US, China open annual dialogue with ‘candid, to-the-point’ talks

(From Reuters)

By David Brunnstrom

The United States and China held “candid and to-the-point” talks at the start of three days of cabinet-level meetings aimed at managing the highly complex relationship between the world’s two biggest economies, a senior U.S. official said.

The U.S. side, led on Monday by Deputy Secretary of State Antony Blinken, reiterated U.S. concerns about China’s pursuit of territorial claims in the South China Sea, the official said.

U.S. worries about cybersecurity following massive attacks on government computers that U.S. officials have blamed on Chinese hackers would also be addressed “in very direct terms,” the official said. Read more

 



Categories: Asia Times News & Features

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  • Win T Pu

    The writers of this article need to give us more meat that the monotonous recital of high profile heckling of China by American press and Jingoists. There arenot enough issues mentioned in this article on cooperative potentials.

    The US team has 8 Secretaries [Ministers] participating. China’s 600 strong group has 40 Ministerial Officials of which 13 are Senior Ministers. China is bringing as serious a team as, if not a little bit more serious a team than US. With $500B in trade, the corporations and sectors benefitting from this trade are in the background setting the issues and agenda but reuters is unable or unwilling to inform the public on them. These include the Wal-Marts, the Autos, the Aeropace, the Electronics industries who want unfettered trade, no trade war, and not even diplomatic quarrels.

    One big elephant [rather Panda] in the room is the massive trillions that China is investing outside China and America wanted to get its lion’s share of it. Given China already is asked by EU to invest in their infra-structural bank, would America refuse to extend their hands out because the American infra-structure system is way past the due date. So the Chinese side will be seeking to tie down terms of welcome so as to plan their investments in America or threaten to take their money elsewhere. China overwhelmingly leads the world in green energy investments, yet the private firm which bought a solar farm was specifically obstructed by Obama. That will surely be an issue on the table tied to further investments. It may be time for China to set an agreed upon quota by sector that America has to facilitate rather than obstruction. There should be clear agreement on non-tariff barriers, especially security canards, some form of binding bilateral arbitration board.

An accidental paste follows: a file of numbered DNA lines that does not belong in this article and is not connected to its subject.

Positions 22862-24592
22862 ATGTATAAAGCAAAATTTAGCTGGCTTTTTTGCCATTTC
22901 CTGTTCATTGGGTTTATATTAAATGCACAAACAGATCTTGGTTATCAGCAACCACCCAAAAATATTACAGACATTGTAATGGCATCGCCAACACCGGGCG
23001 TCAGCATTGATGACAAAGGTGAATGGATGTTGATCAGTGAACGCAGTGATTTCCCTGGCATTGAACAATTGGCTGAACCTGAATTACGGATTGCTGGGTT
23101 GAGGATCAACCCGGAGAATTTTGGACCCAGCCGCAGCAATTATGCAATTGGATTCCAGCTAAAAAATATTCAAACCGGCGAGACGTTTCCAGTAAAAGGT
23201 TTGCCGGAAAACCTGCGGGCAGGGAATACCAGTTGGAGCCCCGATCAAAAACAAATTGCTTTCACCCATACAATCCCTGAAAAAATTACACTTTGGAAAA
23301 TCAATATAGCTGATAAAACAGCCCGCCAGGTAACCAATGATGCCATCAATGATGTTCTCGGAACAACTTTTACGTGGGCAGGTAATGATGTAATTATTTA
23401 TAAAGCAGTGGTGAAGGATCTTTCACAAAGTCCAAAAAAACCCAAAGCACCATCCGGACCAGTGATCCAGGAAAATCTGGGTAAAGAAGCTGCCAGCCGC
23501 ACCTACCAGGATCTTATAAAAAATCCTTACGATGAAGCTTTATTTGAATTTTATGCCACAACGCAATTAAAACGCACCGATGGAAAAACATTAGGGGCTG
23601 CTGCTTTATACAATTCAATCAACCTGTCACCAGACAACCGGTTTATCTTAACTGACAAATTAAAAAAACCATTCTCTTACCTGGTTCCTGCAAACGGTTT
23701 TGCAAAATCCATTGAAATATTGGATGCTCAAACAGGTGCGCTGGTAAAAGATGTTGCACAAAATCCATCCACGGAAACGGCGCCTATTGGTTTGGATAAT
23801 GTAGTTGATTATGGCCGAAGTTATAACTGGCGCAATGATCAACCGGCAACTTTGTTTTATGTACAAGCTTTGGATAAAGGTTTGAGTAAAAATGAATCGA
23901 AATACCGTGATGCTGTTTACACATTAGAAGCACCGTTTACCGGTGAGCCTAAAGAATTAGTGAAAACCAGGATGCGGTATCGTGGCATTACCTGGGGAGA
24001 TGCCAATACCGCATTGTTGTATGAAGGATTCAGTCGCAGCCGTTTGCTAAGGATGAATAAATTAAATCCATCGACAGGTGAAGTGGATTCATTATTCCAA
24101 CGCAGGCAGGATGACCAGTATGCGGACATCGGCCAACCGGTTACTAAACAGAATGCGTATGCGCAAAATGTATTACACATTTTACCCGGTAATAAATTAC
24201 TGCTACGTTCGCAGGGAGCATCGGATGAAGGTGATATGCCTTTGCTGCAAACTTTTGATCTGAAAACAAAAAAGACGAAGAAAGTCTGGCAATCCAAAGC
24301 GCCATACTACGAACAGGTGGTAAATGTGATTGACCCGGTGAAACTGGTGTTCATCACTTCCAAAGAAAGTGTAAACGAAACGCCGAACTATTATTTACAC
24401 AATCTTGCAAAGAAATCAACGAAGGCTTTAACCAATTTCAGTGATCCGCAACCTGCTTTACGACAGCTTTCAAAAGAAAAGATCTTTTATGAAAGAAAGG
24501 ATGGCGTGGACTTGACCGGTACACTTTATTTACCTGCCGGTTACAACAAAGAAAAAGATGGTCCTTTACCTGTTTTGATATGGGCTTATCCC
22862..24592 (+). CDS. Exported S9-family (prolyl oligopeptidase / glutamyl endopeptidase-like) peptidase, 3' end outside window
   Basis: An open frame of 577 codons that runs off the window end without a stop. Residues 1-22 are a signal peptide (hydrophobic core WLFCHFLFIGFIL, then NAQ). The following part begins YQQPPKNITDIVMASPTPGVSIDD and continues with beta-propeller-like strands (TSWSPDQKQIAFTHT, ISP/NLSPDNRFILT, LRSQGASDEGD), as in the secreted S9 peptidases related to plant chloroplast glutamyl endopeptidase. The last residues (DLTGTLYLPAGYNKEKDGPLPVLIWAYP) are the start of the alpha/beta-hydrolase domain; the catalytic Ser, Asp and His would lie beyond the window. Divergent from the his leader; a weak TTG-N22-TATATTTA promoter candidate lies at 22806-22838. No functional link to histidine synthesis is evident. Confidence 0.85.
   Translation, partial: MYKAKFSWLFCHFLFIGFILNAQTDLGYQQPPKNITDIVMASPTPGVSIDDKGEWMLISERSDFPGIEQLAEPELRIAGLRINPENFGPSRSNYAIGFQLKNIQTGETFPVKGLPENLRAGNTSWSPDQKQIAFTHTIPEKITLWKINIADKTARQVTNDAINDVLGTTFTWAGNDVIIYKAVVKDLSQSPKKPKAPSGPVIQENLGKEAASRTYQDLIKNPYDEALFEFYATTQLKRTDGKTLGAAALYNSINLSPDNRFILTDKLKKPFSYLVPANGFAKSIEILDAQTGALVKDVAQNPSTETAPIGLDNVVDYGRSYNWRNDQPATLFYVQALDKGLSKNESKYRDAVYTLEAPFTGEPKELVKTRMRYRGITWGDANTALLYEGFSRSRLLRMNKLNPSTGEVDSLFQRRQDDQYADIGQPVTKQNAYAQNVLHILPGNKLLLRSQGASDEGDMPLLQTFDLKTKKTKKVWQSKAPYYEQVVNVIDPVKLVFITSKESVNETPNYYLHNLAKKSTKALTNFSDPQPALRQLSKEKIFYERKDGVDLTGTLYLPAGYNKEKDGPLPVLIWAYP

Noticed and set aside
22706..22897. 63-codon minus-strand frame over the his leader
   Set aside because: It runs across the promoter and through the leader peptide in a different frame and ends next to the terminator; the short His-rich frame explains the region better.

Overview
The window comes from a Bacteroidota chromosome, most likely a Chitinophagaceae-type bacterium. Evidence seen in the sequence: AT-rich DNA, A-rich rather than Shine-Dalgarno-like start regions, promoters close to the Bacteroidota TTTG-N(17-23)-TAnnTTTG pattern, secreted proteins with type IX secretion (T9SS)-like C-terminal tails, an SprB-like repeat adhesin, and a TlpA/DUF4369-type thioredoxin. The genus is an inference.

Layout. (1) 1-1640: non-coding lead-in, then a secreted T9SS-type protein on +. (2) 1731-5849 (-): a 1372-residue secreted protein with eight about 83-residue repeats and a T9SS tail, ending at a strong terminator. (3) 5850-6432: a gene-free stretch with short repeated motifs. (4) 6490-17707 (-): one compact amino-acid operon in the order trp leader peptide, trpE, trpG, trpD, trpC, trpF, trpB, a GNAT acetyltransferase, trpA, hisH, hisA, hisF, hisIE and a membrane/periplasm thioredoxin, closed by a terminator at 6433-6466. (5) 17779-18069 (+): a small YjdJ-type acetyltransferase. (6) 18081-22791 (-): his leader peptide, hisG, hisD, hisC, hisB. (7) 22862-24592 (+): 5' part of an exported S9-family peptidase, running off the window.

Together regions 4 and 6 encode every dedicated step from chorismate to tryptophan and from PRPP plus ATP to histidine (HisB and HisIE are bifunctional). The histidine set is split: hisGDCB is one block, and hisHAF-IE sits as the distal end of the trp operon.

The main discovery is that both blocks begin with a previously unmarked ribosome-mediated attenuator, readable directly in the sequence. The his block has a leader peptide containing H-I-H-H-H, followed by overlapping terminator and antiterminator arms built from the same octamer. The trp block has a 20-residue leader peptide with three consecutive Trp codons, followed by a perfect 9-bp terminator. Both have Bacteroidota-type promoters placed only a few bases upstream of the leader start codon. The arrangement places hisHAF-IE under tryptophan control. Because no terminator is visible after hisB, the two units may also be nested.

On trade there will be many issues raised by the Chinese and the Americans. Anti-monopoly practices of foreign firms will be a subject the lobbyist will want America to raise and there will be no agreement and no push either as the past few major cases all were so heavily evidenced that the American negotiators will have no leg to stand on. Look at the Canadian soft wood lumber case, American lobbyists got the government to bully Canada. On this template, American industries have their pet peeves of quasi protectionism and they will occupy part of the time as well.

    On the cybersecurity issue, the Chinese will be prepared with harsher condemnation of the NSA caught redhandedness. That in my view is why the American side has made a lot of public heckling of quasi-accusations.

    This is the post-AIIB era now and US had self-inflected such a monstrous loss of face that the whole negotiating atmosphere will be tectonically different. Any talk of “International Community has concern over your…..” will be laughed at very politely. If y’all will recall last year, pre-AIIB, before the APEC summit in Beijing, the advance team negotiations was so silly that they finally resolved to at least give Obama somethin’ to take home called an agreement, on Carbon emissions. So obviously Obama got a consolation prize for coming to Beijing. That was a point owed the Chinese side and now they will gently but surely collect back.